Feeling blue

News Nov 22, 2006 Flamborough Review

"Though voter anger is palpable, it is clear that many are torn going into this election, meaning a minority government is likely. Without the buy-in of others, minority governments find it very difficult to enact broad change. If there is no clear victor on June 28, then expect to be back at the polls within two years. But for now, trust is a key election plank for a disgusted and cynical electorate, and finally they have a choice.

On June 28, they can vote for the leader they fear will disappoint them, or the one that already has."

-Flamborough Review, June 25, 2004

Nineteen months ago, like many voters, we were not prepared to exonerate Paul Martin's Liberals of all involvement in the sponsorship scandal. Nor were we fully ready to endorse an unproven leader, Stephen Harper. At the time, this newspaper believed Martin and Harper represented the flip sides of the coin - one a known quantity, the other bearing the fear of the unknown.

While we still believe the Liberals and Conservatives are the only two credible choices to lead our country, we can't support Martin in his bid for reelection.

In many of the prime minister's speeches, whether it be about getting tough on crime, bringing accountability to government or improving social programs, we have heard him begin sentences with the phrase, "We are going to..."

The fact remains the Liberals have held power for 13 years and, while they have done a credible job in dealing with the deficit and building a surplus, one can't help but wonder how much more time do they need to fix the other issues that ail this country?

We can't forget -- nor should voters -- the sponsorship scandal. High-level Liberals misused millions of taxpayers' dollars - yet they want Canadians to see past that. Coupled with the billion dollar human resources boondoggle, the flawed and costly gun registry, an RCMP investigation into the possibility that sensitive income trust information may have been leaked through the federal finance ministry and now the Option Canada scandal, one can only wonder what we can expect next from the party entrusted with OUR money for the past 13 years.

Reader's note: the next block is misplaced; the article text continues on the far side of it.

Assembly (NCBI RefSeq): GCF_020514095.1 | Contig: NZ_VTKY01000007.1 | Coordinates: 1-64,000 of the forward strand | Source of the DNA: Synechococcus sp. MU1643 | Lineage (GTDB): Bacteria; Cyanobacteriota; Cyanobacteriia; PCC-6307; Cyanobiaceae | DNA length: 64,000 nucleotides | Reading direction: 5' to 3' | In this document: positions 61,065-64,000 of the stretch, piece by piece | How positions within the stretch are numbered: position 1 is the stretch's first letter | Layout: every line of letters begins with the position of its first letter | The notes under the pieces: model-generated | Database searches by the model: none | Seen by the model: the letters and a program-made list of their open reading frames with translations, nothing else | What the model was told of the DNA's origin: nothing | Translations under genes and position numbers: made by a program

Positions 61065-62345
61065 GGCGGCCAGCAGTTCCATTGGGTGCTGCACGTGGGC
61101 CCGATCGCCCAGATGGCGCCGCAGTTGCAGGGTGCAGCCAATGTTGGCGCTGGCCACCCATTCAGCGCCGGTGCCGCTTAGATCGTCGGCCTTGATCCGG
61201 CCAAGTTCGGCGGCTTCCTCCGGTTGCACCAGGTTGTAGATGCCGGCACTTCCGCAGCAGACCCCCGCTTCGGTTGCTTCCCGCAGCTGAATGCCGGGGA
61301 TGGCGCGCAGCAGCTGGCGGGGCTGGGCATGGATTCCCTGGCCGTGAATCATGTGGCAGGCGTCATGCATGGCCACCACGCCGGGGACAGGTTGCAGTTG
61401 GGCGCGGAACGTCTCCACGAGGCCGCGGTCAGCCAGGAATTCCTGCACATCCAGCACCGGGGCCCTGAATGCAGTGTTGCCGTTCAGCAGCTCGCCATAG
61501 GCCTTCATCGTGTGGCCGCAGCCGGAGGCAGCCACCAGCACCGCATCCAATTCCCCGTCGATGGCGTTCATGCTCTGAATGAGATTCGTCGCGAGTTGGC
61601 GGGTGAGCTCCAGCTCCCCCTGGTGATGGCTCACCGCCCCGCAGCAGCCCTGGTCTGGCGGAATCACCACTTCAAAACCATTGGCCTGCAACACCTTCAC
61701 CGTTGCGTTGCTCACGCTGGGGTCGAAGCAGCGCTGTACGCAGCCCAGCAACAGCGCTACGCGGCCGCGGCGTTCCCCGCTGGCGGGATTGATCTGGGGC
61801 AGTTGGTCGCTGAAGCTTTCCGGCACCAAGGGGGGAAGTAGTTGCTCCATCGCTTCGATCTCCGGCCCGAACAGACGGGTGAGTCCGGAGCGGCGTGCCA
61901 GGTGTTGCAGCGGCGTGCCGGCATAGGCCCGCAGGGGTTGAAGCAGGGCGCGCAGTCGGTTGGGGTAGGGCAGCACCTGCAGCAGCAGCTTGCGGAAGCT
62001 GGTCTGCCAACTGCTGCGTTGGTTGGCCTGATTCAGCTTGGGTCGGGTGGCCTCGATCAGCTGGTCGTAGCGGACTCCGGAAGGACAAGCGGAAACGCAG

Throughout this campaign, Martin has often looked unprepared, doddering and unfocused - not exactly prime ministerial.

Referring again to our editorial before the 2004 election we wrote: "Still, there are many questions about the Conservatives, from their fiscal platform to their readiness for power. The social conservatism of some of its members has spooked many Canadians, who pride themselves on a laissez-faire approach to morality issues."

Then, we felt that Stephen Harper was just one election away from proving he was ready to represent the interests of all Canadians, not just Westerners.

To be sure, Harper's Conservatives have run a better campaign. He has managed to temper the reservations many Canadians have about him and some members of his party. He has managed to keep in check - or eliminate - the radical right wingers the former Reform party was infamous for. More elected Tories from Ontario would only strengthen the party and keep it from listing too far to the right.

The Conservatives have laid out an ambitious platform that we believe would deal seriously with criminals, benefit the provinces, bring more accountability to government and be better for many Canadians. While we are not naive enough to believe a Conservative government would be immune to scandal, we believe the Tories have earned the right to govern.

We temper our support with a hope that Harper's Conservatives earn only a minority government, giving us the automatic accountability that comes in knowing their every move is being watched

We have made our choice -- albeit with reservations.